Retired Major Ibrahim Rida described everything that happened: “They just opened fire. They just opened fire, the former soldier still appeared shaken by the 41-year-old story. “He was shot and as he was lying down dying, the normal way was for Major General Odartey Wellington to have been given medical aid immediately. Instead they opened the fire on his body with a machine gun.They fired so much into his body that his flesh started to shred out. They literally shredded out his whole body.”

However, in 1978, General Acheampong was accused of  mismanaging the economy and he was forced to resign by a group of army officers who were led by General Akuffo. Although the coup d’etat they had was successful, he was buried by the new regime with full military honours at the Ghana Military Cemetery at Osu, in Accra.

On May 15th, 1979, Flight Lieutenant Jerry John Rawlings was arrested and imprisoned by the military after he led a group of  Ghanaian army officers who were Juniors in an attempted coup d’état against them. On June 3rd 1979, in the night, a group of junior officers including Major Boakye Djan and a list of personnels of the Fifth Battalion and the Reconnaissance Regiment in Burma Camp proposed a bloody coup and freed Flt.Lt.J.J.Rawlings.

  On June 4, 1979, in the morning, Ghana was ushered int it’s beautiful life with an announcement on the radio by Flight Lieutenant Rawlings with a change in the government by the Armed Forces Revolutionary Council (AFRC). Major General Odartey-Wellington had earlier prevented the first coup which was attempted by Flt. Lt Jerry John Rawlings on May 15, 1979. It has been 42 years since the Revolution of June 4 happened in 1979.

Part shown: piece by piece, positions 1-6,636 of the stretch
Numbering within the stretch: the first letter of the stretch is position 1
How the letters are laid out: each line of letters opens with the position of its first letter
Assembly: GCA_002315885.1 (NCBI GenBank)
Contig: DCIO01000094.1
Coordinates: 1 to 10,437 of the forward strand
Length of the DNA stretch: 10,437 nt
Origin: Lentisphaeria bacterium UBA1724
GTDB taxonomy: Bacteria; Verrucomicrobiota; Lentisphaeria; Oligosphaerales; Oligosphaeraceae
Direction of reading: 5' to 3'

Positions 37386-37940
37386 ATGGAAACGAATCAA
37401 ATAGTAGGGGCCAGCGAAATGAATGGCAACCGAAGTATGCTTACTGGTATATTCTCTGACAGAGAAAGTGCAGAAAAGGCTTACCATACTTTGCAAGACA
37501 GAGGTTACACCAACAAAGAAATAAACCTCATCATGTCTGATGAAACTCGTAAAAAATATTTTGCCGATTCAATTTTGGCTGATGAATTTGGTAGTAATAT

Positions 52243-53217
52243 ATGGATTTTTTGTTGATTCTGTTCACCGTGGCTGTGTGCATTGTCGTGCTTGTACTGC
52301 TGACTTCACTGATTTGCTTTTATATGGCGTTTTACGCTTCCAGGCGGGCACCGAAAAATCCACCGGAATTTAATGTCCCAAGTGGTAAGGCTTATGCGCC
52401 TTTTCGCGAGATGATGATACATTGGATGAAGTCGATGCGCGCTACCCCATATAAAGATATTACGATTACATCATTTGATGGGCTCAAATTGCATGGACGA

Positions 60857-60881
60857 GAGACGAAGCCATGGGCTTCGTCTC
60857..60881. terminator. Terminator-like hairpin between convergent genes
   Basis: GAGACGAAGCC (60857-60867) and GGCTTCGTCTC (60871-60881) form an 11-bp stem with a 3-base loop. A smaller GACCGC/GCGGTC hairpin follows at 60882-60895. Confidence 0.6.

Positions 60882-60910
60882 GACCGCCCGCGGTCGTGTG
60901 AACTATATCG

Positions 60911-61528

As the Chief of Army Staff head, the death of Odartey-Wellington, had to be joined with that of the Chief of Defence Staff head Lieutenant General Joshua Hamidu, who then compromised the ability of the SMCII to draw back from the June 4th revolt. His colleagues later on surrendered and most of them were executed without any process by the new regime. After the death of Major General Odartey-Wellington, he  was survived by his wife Comfort and their five children: Comfort, Esther, Dorothy, Michael, and Felix.

Mrs Comfort Odartey-Wellington died in 1997 and was buried next to her husband at the Osu Military Cemetery. Odartey-Wellington’s children have since been involved in high-profile meetings in the press with Jerry Rawlings, the chairman who led the 4 June 1979 coup that resulted in the killing of the former Army Commander, Odartey Wellington. One of the meetings resulted in the detention of Felix Odartey-Wellington, one of the children of Odartey Wellington by Ghana’s Bureau of National Investigations(BNI) in 2000 after he had described Rawlings as a “political conman” on the national television.

Ghana’s National Reconciliation Commission has highly commended Odartey-Wellington for his sense of duty and “daring leadership” in trying to bring up the revolt so as to guard the transition process in safety. In September 1995, the Ghana Army commissioned the multi-million cedi Odartey-Wellington Tennis Court at the Army Officers’ Mess in Accra in honour of the late Army Commander, who was an avid tennis player.